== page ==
Researchers say a treatment for antibiotic-resistant bacteria could be in the near future thanks to the evolution of viruses.
Microbiologist Vincent Fischetti, head of Rockefeller University’s Laboratory of Bacterial Pathogenesis and Immunology, said the holy grail of antibiotics research has been to kill bacteria without its developing a resistance to treatment.
This includes bacteria like methicillin-resistant Staphylococcus aureus (MRSA) and Bacillus anthracis, the bacteria that causes anthrax.
“We’re good at finding out what kills the bacteria, but we’re not as good at finding what the bacteria can’t change to become resistant to treatment,” Fischetti said in an interview with Healthline.
Now, he and other researchers believe they’ve identified a weak point in bacterial armor that can help stop otherwise treatment-resistant and potentially fatal infections. The new broad-range antibiotic is called Epimerox and is currently being developed by Astex Pharmaceuticals.
Testing Epimerox in Mice
Finding the right chemical compound meant pitting nature against itself by allowing certain kinds of viruses to infect bacteria through a specific weakness in its armor. These viruses, called phages, have been evolving for millions of years to infiltrate and kill bacteria.
“We’ve taken advantage of the evolution of viruses. It’s using nature versus nature,” Fischetti said. “We’ve found it's best when you don’t fight nature. Viruses have been around a lot longer than we have.”
In a process seven years in the making, researchers developed a compound phage-encoded molecule to target a bacterial enzyme called 2-epimerase.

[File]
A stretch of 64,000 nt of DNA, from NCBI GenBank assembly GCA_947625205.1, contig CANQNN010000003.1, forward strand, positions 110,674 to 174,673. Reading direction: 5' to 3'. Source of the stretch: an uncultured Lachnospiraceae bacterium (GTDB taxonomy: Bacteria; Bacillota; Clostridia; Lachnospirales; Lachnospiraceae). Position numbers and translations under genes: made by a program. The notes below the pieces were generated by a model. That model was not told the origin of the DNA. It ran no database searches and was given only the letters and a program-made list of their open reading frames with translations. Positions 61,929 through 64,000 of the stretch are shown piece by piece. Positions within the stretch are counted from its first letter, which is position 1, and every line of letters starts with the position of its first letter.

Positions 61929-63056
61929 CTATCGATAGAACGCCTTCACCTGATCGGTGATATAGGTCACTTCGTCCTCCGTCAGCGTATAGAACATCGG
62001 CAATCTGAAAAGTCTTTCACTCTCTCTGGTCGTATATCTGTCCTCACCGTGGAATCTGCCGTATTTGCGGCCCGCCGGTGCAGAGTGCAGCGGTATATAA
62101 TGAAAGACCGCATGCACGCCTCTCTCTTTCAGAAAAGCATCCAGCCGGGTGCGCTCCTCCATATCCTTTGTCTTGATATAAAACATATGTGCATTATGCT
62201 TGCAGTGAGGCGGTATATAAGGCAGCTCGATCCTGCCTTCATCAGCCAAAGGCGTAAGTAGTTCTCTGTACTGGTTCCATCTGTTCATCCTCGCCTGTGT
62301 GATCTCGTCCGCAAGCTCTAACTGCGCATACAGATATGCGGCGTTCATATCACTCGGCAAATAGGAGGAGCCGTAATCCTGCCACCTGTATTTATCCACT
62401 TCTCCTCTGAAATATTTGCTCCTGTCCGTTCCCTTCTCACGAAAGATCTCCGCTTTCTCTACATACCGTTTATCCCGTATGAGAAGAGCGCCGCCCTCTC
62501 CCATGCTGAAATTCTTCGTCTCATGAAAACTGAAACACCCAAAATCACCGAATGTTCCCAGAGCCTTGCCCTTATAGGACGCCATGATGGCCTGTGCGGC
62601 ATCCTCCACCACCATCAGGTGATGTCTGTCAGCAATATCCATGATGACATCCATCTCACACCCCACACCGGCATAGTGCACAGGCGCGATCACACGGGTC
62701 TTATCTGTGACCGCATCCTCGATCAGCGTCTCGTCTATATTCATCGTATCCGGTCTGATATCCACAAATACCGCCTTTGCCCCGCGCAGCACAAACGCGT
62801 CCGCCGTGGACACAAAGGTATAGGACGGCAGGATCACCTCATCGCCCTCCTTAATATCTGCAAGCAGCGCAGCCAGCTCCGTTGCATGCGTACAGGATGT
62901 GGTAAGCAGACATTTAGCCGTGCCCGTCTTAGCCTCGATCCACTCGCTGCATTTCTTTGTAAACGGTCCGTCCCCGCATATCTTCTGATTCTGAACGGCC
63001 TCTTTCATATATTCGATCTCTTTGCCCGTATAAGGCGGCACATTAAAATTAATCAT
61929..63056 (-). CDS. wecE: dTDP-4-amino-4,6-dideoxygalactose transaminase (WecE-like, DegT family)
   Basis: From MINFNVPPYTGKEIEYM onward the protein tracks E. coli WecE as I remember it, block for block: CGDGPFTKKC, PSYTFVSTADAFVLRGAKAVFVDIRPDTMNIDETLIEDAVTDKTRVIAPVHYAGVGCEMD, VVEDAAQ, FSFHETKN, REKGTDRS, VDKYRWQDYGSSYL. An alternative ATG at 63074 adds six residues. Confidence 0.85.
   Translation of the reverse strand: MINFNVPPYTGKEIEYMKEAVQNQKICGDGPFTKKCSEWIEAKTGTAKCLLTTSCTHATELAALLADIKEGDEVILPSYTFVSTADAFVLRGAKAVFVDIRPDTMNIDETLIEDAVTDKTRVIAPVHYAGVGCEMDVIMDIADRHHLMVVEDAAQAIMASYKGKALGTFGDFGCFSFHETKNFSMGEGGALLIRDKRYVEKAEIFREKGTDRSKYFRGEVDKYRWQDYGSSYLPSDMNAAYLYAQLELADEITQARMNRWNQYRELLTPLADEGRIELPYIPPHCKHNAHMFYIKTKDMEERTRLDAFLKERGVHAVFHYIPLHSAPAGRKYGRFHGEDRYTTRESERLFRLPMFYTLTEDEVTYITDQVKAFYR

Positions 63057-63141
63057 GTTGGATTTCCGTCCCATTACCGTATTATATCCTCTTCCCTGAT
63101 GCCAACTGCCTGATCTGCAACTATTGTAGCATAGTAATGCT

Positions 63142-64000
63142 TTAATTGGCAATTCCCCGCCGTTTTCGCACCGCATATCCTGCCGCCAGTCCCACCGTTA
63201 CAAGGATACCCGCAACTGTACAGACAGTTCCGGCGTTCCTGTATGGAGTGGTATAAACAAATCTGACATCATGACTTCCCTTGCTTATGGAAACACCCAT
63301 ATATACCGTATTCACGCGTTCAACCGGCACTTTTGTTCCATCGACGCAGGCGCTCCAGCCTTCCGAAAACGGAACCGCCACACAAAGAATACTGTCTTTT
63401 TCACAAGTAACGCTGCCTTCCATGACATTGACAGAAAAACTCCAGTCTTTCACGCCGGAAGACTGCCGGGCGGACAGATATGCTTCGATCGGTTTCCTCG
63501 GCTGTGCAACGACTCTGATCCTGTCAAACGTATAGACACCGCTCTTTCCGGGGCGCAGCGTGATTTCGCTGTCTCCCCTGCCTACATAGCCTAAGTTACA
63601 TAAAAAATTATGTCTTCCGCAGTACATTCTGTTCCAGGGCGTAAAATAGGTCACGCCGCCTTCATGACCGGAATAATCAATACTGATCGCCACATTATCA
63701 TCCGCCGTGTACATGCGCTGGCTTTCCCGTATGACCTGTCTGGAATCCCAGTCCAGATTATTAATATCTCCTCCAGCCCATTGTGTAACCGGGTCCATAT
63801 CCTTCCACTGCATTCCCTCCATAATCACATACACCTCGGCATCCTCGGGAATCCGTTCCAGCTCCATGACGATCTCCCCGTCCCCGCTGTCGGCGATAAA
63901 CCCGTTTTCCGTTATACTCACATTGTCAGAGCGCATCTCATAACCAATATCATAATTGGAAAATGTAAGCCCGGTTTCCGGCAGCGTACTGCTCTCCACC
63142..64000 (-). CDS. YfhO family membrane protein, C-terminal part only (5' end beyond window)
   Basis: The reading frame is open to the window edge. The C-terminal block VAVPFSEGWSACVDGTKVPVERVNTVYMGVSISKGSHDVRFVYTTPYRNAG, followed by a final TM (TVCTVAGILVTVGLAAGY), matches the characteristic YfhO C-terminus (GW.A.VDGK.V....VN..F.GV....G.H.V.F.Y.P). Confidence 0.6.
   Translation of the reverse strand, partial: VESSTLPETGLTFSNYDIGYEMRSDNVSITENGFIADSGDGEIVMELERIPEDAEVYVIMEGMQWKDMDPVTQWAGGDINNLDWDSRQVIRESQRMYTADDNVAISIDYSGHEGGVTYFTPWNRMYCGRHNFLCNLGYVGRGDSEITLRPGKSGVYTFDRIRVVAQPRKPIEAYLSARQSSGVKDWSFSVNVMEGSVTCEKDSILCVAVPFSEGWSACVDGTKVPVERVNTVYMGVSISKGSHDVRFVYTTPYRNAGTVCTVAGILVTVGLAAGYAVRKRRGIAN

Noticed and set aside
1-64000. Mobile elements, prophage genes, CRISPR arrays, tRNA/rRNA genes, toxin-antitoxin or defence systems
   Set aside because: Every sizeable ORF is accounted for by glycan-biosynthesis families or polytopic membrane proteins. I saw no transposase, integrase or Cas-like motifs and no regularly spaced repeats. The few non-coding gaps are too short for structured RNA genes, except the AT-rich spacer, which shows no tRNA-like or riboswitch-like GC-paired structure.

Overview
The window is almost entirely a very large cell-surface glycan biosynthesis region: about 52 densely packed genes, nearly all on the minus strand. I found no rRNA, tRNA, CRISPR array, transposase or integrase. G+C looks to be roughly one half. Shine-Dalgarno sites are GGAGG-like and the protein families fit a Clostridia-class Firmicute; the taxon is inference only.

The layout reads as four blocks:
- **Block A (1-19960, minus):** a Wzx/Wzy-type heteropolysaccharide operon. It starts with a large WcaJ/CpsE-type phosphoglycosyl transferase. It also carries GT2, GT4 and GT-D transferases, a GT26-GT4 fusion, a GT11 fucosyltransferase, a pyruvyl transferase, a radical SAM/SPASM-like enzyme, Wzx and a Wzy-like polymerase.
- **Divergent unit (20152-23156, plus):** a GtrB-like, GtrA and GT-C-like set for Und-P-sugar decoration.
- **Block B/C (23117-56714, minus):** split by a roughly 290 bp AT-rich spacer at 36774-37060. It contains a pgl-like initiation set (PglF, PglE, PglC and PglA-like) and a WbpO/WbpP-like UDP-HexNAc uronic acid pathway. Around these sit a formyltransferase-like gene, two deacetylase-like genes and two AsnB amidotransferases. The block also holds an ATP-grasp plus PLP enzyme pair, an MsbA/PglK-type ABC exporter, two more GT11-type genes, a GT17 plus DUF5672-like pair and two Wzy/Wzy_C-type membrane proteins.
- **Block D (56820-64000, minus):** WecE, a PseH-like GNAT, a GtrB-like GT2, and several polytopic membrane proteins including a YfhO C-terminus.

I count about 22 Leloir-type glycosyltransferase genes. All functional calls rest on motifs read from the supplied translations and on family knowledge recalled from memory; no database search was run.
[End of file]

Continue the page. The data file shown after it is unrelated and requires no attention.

Testing in lab rats revealed not only that Epimerox protected the animals from anthrax and MRSA, even when tested at laboratory maximum levels, but there was also no evidence of bacterial resistance to the drug.
“I think it’s very good news,” Fischetti said. “It could be an extremely big breakthrough in finding a new [drug] target.”
The last time microbiologists found a similar target antibiotics could exploit was in the 1980s. However, bacteria constantly evolve and eventually become resistant to antibiotic treatments, as they’ve done with penicillin since it was mass-produced in the 1940s.
Right now, researchers are re-engineering the virus molecules to make them more sensitive to the infected organism, whether it be a lab rat or a human. They hope to begin clinical trials of Epimerox within two years and, should the research prove fruitful, the drug treatment could be available within five years with a fast-track designation from the U.S. Food and Drug Administration.
The goal, Fischetti said, is to buy humans another 150 years before bacteria find a way to thwart this newest treatment.
Fischetti's research was published last week in the journal PLOS One.
The Need for Better Antibiotics
The U.S. Centers for Disease Control and Prevention (CDC) say that controlling the spread of life-threatening MRSA is one of their top priorities. While they say that MRSA infections have decreased, some researchers say infection rates have actually doubled in the past five years.
Fischetti says the threat of MRSA and other treatment-resistant bacterial infections continues to be a major health concern.
“We’re in a really dangerous situation,” he said. “You can go into a hospital right now and get one of these kinds of bacterial infections and there’s nothing we can do about it.”
One such strain of bacteria is carbapenem-resistant Enterobacteriaceae (CRE), which has been detected in 42 states. The best antibiotics currently available are no match for these infections, according to the CDC.
One factor that is encouraging antibiotic resistance is the overuse of antibiotics in livestock. A recent study found that MRSA can be transmitted from animals to humans, prompting U.S. Rep. Louise Slaughter (D-N.Y.) to reintroduce a bill to limit the use of antibiotics in livestock breeding. The House Energy & Commerce Committee is currently reviewing her legislation.